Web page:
What if interior design was also used to change the world? This is what design students at the English University of Falmouth wanted to investigate. They just graduated with research on the compulsory theme of ‘reimagining the future of interior design’.
Students chose to work on spaces specifically designed to accommodate the most vulnerable individuals in our modern society: rough sleepers, drug addicts in remission, disadvantaged young mothers, sick children… They worked on the themes of health, well-being, the refugee crisis, environmental issues and over-consumption. Here are some of their projects.
Kate Terret wondered what would happen if a student got pregnant at school. Knowing that isolation is a recurring problem among young single mothers, she imagined a place of life where young mothers can be welcomed while continuing their education, but where the little ones would also be cared for by professionals.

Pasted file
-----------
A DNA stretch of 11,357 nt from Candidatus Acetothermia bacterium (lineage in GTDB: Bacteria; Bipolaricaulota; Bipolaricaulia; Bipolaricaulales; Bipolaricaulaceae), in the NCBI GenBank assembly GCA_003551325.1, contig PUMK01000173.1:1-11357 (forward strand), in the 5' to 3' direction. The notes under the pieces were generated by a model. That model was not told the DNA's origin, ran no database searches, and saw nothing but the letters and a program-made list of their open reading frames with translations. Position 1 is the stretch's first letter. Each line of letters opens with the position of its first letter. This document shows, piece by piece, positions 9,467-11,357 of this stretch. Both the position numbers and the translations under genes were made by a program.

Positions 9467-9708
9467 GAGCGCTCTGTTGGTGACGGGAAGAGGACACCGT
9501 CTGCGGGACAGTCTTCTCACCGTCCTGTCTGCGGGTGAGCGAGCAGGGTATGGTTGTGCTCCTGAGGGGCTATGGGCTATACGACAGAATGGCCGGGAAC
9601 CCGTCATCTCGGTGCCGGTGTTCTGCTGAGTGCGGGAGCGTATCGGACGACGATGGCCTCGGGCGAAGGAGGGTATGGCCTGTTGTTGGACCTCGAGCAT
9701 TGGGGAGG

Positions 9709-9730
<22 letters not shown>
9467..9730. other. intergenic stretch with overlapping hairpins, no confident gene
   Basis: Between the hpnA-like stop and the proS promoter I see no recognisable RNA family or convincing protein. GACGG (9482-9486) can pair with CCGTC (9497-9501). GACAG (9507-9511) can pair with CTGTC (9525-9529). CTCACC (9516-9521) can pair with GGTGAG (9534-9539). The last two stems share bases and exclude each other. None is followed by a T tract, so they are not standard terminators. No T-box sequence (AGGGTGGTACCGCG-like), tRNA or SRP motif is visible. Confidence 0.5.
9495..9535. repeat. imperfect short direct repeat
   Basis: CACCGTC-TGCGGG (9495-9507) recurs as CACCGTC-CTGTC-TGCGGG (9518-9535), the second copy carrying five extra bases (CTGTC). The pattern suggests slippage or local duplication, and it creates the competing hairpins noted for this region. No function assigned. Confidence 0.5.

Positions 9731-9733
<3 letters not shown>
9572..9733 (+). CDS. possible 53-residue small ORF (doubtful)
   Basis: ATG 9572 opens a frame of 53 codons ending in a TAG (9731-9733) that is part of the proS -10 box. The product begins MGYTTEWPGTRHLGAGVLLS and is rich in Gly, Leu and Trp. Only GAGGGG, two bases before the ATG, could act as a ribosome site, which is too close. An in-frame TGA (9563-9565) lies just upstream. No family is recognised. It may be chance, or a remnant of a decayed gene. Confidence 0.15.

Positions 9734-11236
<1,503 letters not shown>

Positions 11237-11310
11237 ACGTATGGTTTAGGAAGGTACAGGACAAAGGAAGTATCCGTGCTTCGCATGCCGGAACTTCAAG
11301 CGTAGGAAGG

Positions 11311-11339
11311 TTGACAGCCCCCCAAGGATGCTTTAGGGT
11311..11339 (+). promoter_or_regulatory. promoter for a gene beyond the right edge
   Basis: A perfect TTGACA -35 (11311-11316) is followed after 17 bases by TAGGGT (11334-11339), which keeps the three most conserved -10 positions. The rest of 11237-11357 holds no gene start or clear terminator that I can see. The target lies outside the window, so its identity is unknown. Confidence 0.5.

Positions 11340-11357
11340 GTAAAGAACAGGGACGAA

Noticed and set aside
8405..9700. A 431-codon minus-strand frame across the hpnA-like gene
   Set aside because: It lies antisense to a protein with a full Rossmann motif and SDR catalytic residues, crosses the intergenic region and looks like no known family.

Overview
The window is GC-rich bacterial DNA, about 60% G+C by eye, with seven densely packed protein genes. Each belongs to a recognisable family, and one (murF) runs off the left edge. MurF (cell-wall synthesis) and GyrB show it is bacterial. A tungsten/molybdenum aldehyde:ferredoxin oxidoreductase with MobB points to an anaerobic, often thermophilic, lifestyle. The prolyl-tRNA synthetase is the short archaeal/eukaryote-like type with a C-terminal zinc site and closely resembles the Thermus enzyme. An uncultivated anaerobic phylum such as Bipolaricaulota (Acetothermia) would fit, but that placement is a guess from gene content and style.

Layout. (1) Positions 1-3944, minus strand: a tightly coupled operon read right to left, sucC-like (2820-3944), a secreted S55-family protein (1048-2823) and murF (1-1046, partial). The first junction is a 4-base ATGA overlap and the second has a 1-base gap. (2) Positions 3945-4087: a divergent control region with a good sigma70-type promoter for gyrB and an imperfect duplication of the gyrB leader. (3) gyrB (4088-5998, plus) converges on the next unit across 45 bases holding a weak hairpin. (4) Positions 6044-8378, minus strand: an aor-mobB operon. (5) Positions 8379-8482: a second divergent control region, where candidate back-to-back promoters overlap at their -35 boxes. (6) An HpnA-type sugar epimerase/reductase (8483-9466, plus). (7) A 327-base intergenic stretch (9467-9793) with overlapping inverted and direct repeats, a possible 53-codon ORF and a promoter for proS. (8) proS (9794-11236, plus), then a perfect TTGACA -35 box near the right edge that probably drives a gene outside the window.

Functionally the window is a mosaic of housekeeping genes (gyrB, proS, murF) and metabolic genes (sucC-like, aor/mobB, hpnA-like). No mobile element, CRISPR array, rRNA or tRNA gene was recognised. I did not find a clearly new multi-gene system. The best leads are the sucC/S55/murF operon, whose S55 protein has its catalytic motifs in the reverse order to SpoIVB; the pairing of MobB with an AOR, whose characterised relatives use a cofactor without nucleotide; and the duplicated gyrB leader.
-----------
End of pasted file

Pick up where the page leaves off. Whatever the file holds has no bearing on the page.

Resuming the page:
Clarice Gazey worked on a space where children with cerebral palsy can continue to “live their childhood”, and not be confined to often inhospitable medical environments. Another project, quite similar to the previous one in its set-up: The House of Teens by Sam Viney, which allows teenagers to rebuild their lives after a cancer diagnosis. The house offers stimulating activities, a cheerful and social atmosphere, which helps teenagers to project themselves into the future.
A last one for the road: Romina Arello-Templer’s Re-Build project plans to allow refugees to recreate a micro-city within a large abandoned building, recreating a community in which they can find their bearings. The project allows young people to communicate, without being dependent on an imposed language and at the same time it brings together communities of different cultures and backgrounds.
All these student projects have one thing in common: they allow the most vulnerable among us to find their place in our complicated… and sometimes excluding society.